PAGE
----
New Research Explores Barriers to Thought Leadership

For immediate release                                  Contact:    Ed Barks
Wednesday, February 12, 2014                                     (540) 955-0600

“Remember a time not so long ago when you could generate some marketing copy, put it on your web site or in a brochure, and try to separate yourself from the competition? Those days are over.” That cautionary note begins a just-released research report authored by Barks Communications President Ed Barks.

The new resource is titled, But Mom Told Me Never to Brag: Overcoming the Thought Leadership Hurdles. Barks interviewed several luminaries in the thought leadership field as an integral part of his research.

“Whether you call it ‘thought leadership’ or ‘content marketing,’ it all boils down to leveraging knowledge to better help executives connect with consumers, clients, and communities,” said Barks.

But Mom Told Me Never to Brag: Overcoming the Thought Leadership Hurdles was written to aid CEOs and other C-level and senior corporate officers—and the communicators who advise them—seeking to burnish their reputations.

“The notion of thought leadership has been around for years,” Barks added. “Despite that, our culture—and our Moms—tell us to shy away from self-promotion. But Mom Told Me Never to Brag is designed to ease some of those psychological barriers and make it easier for today’s leaders to pursue a strategy capable of enhancing their careers, causes, and organizations.”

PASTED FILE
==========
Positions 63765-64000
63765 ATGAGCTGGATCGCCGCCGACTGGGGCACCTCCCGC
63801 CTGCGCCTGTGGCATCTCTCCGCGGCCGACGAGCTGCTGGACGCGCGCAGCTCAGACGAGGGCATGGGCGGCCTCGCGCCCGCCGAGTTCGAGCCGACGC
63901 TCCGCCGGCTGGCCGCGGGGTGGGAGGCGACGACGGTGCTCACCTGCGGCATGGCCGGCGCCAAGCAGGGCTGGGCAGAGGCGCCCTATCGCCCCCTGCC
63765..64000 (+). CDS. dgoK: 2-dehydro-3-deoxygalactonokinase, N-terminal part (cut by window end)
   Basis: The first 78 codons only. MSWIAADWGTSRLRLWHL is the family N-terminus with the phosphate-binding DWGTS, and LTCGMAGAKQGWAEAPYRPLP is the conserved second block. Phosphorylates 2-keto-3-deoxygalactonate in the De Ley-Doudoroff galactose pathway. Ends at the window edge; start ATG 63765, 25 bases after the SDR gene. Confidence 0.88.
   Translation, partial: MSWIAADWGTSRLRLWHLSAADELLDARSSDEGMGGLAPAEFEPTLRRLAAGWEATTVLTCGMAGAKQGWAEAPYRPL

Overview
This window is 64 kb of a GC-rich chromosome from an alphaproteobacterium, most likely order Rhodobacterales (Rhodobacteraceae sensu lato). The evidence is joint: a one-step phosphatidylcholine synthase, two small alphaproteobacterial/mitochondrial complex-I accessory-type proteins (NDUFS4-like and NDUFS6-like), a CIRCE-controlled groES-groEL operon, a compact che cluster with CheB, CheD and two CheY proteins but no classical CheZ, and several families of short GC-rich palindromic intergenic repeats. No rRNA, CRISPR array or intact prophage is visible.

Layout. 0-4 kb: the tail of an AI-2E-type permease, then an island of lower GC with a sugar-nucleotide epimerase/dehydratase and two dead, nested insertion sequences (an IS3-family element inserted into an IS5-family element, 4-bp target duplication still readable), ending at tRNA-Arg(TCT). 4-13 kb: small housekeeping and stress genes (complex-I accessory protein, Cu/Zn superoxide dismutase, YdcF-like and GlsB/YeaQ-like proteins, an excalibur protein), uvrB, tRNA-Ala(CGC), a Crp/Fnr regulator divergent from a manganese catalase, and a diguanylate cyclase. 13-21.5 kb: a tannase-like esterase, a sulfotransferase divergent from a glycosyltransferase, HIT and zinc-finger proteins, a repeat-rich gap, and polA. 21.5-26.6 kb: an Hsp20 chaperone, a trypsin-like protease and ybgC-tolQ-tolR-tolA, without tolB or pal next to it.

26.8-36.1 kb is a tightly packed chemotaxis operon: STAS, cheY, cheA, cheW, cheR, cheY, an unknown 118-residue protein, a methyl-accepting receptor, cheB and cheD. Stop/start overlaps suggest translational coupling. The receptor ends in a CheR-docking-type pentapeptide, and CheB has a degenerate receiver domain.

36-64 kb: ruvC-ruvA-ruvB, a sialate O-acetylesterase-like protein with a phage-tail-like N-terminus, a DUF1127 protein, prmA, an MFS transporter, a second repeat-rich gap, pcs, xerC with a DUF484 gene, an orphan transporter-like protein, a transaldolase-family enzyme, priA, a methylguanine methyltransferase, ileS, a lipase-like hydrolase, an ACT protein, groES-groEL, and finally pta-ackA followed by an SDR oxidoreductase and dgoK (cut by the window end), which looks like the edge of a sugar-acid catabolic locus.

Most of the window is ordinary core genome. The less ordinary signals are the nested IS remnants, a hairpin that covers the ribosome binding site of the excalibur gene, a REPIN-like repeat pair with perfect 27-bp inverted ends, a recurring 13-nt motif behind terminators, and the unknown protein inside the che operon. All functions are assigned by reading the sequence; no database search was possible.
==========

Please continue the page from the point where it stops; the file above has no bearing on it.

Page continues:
Barks’ new work sets forth why thought leadership is vital to raising an executive’s professional profile, how taking on a thought leadership role benefits his organization and career, how to brag without really bragging, and next steps that can amplify thought leadership capacity.

As the report concludes regarding thought leadership, “Act as if your career and business goals depend on it. They do, you know.”

But Mom Told Me Never to Brag: Overcoming the Thought Leadership Hurdles is available as a free download at

The new research report is the most recent in an ongoing series. Past reports include “The Lasting Effects of Media Training: Lifelong Learning or Temporary Phenomenon?” and “Can We Talk Off the Record? Resolving Disagreements, Increasing Understanding Between Reporters and Public Relations Practitioners.”

Ed Barks zeroes in on the messages and skills that executives need on a daily basis. They gain sharper verbal and nonverbal talents, greater confidence, more opportunities for career advancement, and achievement of long-term business goals. He is the author of The Truth About Public Speaking: The Three Keys to Great Presentations. As President of Barks Communications since 1997, he has taught more than 4600 business leaders, association executives, and other experts how to succeed when they deal with the media, deliver presentations, and testify before government officials.